• J Markezic and M Bacina

Australian Tax Office (air)drops new airdrop guidance


The Australian Taxation Office (ATO) has issued new guidelines on how Australia's tax regime applies to cryptocurrency rewards and new tokens earned from staking crypto assets.


There is a wide variety of what constitutes staking in the crypto market, but the ATO has provided the following high-level definition:

Staking involves locking your existing crypto asset tokens to validate transactions on the blockchain and create new blocks. The users who create new blocks in this system are known as forgers.

The ATO views 'forgers' who create new blocks should treat the tokens they receive as ordinary income and to declare that on their tax return.


The guidance also looks at the proof-of-stake consensus mechanism - where forgers hold units of a crypto asset to validate transactions to create new blocks. Upon the verification of a transaction on the network as valid, there is a consensus.


The ATO then takes the opportunity to look at other consensus mechanisms that reward existing token holders for their role in maintaining the network and which also have the same tax outcome. Rewards received through: i) proof of authority and proof of credit mechanisms by validators; ii) agent nodes and guardian nodes; and iii) premium stakers and other entities performing comparable roles, will also be treated as reportable ordinary income.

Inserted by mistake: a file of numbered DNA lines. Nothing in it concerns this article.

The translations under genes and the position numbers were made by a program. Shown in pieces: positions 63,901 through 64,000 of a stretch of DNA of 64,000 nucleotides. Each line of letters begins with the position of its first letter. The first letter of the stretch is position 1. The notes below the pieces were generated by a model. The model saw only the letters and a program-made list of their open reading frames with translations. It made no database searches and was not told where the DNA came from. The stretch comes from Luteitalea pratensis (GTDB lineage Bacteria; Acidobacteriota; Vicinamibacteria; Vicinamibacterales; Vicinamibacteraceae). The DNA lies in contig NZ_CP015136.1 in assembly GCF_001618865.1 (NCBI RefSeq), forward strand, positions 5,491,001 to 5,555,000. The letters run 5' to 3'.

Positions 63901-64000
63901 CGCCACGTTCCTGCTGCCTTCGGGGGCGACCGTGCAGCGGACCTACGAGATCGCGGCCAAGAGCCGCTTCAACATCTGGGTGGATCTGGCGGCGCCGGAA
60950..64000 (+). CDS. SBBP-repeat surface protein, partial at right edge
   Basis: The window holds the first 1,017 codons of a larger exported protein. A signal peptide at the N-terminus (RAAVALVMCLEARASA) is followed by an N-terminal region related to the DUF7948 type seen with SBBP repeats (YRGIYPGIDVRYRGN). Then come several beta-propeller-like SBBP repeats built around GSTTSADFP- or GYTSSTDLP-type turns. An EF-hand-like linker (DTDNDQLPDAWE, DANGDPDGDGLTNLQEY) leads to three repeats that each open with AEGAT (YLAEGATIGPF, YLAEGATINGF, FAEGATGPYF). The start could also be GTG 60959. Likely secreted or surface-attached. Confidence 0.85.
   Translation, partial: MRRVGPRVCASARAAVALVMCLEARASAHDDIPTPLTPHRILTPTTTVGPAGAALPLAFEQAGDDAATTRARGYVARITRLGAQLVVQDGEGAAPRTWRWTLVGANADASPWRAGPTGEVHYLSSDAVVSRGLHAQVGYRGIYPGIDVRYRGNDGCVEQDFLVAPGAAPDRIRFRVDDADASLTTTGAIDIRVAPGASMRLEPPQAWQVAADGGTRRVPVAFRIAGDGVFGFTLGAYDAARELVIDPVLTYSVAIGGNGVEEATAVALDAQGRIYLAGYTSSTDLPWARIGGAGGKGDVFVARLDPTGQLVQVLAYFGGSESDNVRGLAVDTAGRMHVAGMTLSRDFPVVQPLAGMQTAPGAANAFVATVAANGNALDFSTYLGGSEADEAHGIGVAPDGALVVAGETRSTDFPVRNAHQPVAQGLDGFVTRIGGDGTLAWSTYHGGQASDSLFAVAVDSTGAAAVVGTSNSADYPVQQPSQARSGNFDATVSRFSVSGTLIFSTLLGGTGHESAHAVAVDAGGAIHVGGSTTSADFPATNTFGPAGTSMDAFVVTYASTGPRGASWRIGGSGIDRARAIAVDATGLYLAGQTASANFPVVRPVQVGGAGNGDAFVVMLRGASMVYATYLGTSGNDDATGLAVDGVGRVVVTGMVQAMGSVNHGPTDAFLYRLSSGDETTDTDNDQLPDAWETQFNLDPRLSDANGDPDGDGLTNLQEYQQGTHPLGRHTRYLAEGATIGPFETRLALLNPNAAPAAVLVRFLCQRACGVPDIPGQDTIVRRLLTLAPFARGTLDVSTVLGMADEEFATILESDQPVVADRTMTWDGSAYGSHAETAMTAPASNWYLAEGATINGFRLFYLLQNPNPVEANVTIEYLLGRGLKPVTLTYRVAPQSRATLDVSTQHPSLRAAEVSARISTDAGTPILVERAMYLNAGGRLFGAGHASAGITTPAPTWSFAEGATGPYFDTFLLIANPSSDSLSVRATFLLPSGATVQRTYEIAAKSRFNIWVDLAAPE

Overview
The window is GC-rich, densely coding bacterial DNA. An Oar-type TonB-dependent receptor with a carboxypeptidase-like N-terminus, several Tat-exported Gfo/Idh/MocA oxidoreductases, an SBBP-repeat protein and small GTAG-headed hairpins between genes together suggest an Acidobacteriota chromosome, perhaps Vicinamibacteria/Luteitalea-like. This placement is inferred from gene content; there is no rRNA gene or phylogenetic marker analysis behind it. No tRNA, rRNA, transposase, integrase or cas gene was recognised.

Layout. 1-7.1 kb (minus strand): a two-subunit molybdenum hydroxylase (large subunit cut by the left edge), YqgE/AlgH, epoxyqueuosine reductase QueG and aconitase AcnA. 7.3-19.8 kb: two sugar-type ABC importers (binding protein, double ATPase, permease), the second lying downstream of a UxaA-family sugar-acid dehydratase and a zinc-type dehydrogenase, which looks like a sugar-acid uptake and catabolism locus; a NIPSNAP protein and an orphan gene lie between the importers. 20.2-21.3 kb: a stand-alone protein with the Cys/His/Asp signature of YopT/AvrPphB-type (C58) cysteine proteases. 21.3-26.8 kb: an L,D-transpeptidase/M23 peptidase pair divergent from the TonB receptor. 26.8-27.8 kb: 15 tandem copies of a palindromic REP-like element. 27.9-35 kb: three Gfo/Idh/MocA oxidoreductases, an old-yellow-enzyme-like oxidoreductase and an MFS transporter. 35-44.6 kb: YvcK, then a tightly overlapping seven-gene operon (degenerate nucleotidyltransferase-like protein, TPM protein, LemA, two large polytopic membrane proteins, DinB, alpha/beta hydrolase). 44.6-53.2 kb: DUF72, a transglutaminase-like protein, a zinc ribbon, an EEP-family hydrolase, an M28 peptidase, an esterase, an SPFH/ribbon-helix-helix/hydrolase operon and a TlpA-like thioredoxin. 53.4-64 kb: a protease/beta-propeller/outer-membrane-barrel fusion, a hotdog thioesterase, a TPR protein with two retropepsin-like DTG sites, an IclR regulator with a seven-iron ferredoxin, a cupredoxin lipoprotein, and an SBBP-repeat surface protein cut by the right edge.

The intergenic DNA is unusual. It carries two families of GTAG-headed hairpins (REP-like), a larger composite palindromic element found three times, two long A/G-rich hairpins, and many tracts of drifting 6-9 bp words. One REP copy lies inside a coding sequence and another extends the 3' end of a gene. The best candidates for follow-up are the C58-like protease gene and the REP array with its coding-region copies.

A forger or miner will also receive ordinary income equal to the monetary value of the tokens they receive as a reward for participating in proxy-staking or voting with their tokens in a consensus mechanism. The key is that the staker has received something with a known market value.


Importantly, when a token holder disposes of a crypto asset earned through any of the above staking processes, they will also need to work out whether they have made a capital gain or loss for the purposes of CGT.


In relation to 'airdrops' - a tool used to distribute crypto assets to a group of people (whether they want it or not) to try and increase the adoption of a token, the ATO has now said the monetary value of an established token received in an airdop is also reportable ordinary income at the time of receipt.


Thankfully, where a crypto project has made an initial airdrop of tokens that is the very first distribution of its tokens, and where there has been no trading in the project's tokens prior to the airdrop, that is there is no market value, the ATO will consider that the token holder does not derive ordinary income or make a capital gain at the time of receipt, but if the tokens are free (which is usually the case under an airdrop), they have a cost base of zero and the whole of any subsequent sale or swap for any amount above zero will trigger a CGT event, but the tokens will be eligible for a normal 50% CGT discount if the assets are held for longer than 12 months.


This guidance follows the repeated requests from the industry for clearer guideance from regulators in the absence of legislative reform. In June this year, federal Treasurer Jim Chalmers issued a statement confirming that the Labor government planned to introduce legislation clarifying the tax treatment of digital currencies.


Last week, Treasury released an exposure draft of the legislation which seeks to clarify that digital currencies will not be taxed as foreign currency under Australian law, in line with the Administrative Appeals Tribunal's decision in Seribu v Federal Commissioner of Taxation. That submission process continues and with the Board of Taxation continuing their review, we expect to see more clarification of the Australian tax position regarding crypto in coming months.